Tangier is a major city in northern Morocco with a population of about 1,850,000 (2014 estimates). It is located on the North African coast at the western entrance to the Strait of Gibraltar where the Mediterranean Sea meets the Atlantic Ocean off Cape Spartel. It is the capital of the Tangier-Tetouan Region and of the Tangier-Asilah prefecture of Morocco.
The history of Tangier is very rich, due to the historical presence of many civilizations and cultures starting from before the 5th century BC. Between the period of being a strategic Berber town and then a Phoenician trading center to the independence era around the 1950s, Tangier was a refuge for many cultures. In 1923, Tangier was considered as having international status by foreign colonial powers, and became a destination for many European and American diplomats, spies, writers and businessmen.
The city is currently undergoing rapid development and modernization. Projects include new tourism projects along the bay, a modern business district called Tangier City Center, a new airport terminal and a new football stadium. Tangier's economy is also set to benefit greatly from the new Tanger-Med port.
In the 1940s and 50's, when the city was an International Zone, a circle of writers emerged which was to have a profound and lasting literary influence. This included Paul Bowles, who lived and wrote for over half a century in the city, Tennessee Williams and Jean Genet as well as Mohamed Choukri (one of North Africa's most controversial and widely read authors), Abdeslam Boulaich, Larbi Layachi, Mohammed Mrabet and Ahmed Yacoubi.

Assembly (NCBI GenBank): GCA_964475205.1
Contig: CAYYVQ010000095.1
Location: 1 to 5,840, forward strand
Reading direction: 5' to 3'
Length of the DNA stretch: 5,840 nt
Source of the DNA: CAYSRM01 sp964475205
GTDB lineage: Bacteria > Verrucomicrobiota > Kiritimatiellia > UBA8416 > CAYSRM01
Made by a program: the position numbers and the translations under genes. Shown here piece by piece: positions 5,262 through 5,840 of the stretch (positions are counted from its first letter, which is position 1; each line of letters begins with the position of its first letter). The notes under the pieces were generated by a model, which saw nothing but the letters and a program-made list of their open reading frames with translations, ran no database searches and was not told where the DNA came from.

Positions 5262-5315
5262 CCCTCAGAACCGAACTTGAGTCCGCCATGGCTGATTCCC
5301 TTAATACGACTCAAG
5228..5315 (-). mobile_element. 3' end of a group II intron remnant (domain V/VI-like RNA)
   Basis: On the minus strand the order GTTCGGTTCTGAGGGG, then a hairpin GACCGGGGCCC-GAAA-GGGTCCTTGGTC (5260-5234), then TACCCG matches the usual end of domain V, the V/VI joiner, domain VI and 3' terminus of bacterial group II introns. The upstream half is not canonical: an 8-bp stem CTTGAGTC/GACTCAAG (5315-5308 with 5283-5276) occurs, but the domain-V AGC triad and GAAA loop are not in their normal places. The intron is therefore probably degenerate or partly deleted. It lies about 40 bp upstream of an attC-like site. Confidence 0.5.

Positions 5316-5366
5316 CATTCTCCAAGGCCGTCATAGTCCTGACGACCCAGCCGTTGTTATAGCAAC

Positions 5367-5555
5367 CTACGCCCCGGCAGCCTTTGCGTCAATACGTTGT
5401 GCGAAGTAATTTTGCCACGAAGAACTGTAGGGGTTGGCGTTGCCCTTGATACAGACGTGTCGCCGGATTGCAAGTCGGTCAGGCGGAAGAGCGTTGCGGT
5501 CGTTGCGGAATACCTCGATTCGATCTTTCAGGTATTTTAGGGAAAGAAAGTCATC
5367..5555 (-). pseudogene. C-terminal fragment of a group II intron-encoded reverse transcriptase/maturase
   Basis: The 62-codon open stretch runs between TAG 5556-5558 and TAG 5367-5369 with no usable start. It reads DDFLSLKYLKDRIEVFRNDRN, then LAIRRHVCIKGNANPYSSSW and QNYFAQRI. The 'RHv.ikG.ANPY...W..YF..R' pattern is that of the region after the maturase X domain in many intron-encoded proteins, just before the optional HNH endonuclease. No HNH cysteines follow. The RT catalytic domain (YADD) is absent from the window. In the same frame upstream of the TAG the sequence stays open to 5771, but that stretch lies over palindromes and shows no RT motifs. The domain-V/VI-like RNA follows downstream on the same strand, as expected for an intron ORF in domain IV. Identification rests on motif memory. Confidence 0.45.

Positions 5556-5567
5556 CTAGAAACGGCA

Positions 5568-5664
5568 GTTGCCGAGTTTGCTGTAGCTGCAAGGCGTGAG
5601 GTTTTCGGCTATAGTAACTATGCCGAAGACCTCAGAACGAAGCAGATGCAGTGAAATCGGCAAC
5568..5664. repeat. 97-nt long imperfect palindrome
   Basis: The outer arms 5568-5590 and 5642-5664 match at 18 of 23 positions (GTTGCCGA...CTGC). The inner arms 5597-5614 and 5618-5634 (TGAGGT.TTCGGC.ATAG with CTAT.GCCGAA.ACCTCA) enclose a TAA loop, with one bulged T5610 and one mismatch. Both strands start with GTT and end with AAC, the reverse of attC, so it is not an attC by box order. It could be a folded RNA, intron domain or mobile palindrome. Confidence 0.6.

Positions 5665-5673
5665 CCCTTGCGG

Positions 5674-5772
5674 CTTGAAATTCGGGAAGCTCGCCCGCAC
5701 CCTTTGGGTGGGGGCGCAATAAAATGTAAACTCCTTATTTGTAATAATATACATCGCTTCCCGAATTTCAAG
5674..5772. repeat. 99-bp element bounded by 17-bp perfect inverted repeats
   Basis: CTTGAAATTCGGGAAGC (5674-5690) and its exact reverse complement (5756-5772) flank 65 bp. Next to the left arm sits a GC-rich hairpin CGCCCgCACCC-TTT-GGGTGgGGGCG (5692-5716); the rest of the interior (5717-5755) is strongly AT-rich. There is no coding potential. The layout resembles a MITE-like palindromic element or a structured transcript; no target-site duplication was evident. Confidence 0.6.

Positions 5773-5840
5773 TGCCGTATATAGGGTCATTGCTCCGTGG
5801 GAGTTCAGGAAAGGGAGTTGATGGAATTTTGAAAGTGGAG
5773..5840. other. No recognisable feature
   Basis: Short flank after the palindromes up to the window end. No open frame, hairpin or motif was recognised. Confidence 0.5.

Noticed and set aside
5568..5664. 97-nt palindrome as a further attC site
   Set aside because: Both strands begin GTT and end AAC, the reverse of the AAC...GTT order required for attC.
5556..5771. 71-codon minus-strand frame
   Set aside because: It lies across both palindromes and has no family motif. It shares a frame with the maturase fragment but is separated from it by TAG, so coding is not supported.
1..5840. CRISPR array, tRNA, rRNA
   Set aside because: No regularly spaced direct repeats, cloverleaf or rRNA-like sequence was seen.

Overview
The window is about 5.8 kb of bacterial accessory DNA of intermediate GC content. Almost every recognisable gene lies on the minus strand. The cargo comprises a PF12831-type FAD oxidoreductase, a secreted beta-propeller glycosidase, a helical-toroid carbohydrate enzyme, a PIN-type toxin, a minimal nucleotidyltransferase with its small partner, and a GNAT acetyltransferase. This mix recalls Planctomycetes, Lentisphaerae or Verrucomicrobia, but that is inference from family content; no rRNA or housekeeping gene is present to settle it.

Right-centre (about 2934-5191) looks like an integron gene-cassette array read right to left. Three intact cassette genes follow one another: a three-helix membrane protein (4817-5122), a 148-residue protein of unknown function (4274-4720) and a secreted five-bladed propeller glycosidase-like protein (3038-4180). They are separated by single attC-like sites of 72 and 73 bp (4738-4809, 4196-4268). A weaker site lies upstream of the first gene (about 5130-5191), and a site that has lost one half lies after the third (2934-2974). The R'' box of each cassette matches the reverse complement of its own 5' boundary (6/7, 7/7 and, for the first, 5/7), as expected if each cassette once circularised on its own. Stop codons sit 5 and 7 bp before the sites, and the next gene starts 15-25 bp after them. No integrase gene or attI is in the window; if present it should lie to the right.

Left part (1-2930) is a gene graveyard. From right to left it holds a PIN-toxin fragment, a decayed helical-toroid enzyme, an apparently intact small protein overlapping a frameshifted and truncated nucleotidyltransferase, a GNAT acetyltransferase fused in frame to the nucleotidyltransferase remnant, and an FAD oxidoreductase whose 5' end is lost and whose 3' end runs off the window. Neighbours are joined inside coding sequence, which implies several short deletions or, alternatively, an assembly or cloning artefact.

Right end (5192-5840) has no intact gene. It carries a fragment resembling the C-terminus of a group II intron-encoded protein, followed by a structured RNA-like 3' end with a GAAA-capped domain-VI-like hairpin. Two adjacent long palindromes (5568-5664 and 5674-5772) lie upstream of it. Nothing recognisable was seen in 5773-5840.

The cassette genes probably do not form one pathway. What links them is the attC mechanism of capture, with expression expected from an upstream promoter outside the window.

After several years of gradual disentanglement from Spanish and French colonial control, Morocco reintegrated the city of Tangier at the signing of the Tangier Protocol on October 29, 1956. Tangier remains a very popular tourist destination for cruise ships and day visitors from Spain and Gibraltar.
Tangier is Morocco's second most important industrial centre after Casablanca. The industrial sectors are diversified: textile, chemical, mechanical, metallurgical and naval. Currently, the city has four industrial parks of which two have the status of free economic zone.
Tangier's economy relies heavily on tourism. Seaside resorts have been increasing with projects funded by foreign investments. Real estate and construction companies have been investing heavily in tourist infrastructures. A bay delimiting the city centre extends for more than 7 kilometres (4 miles). The years 2007 and 2008 were particularly important for the city because of the completion of large construction projects; These include the Tangier-Mediterranean port ("Tanger-Med") and its industrial parks, a 45,000-seat sports stadium, an expanded business district, and a renovated tourist infrastructure.
Agriculture in the area of Tangier is tertiary and mainly cereal. The infrastructure of this city on the strait of Gibraltar consists of a port that manages flows of goods and travellers (more than one million travellers per annum) and integrates a marina with a fishing port. Artisanal trade in the old medina (old city) specializes mainly in leather working, handicrafts made from wood and silver, traditional clothing, and shoes of Moroccan origin. The city has seen a fast pace of rural exodus from other small cities and villages.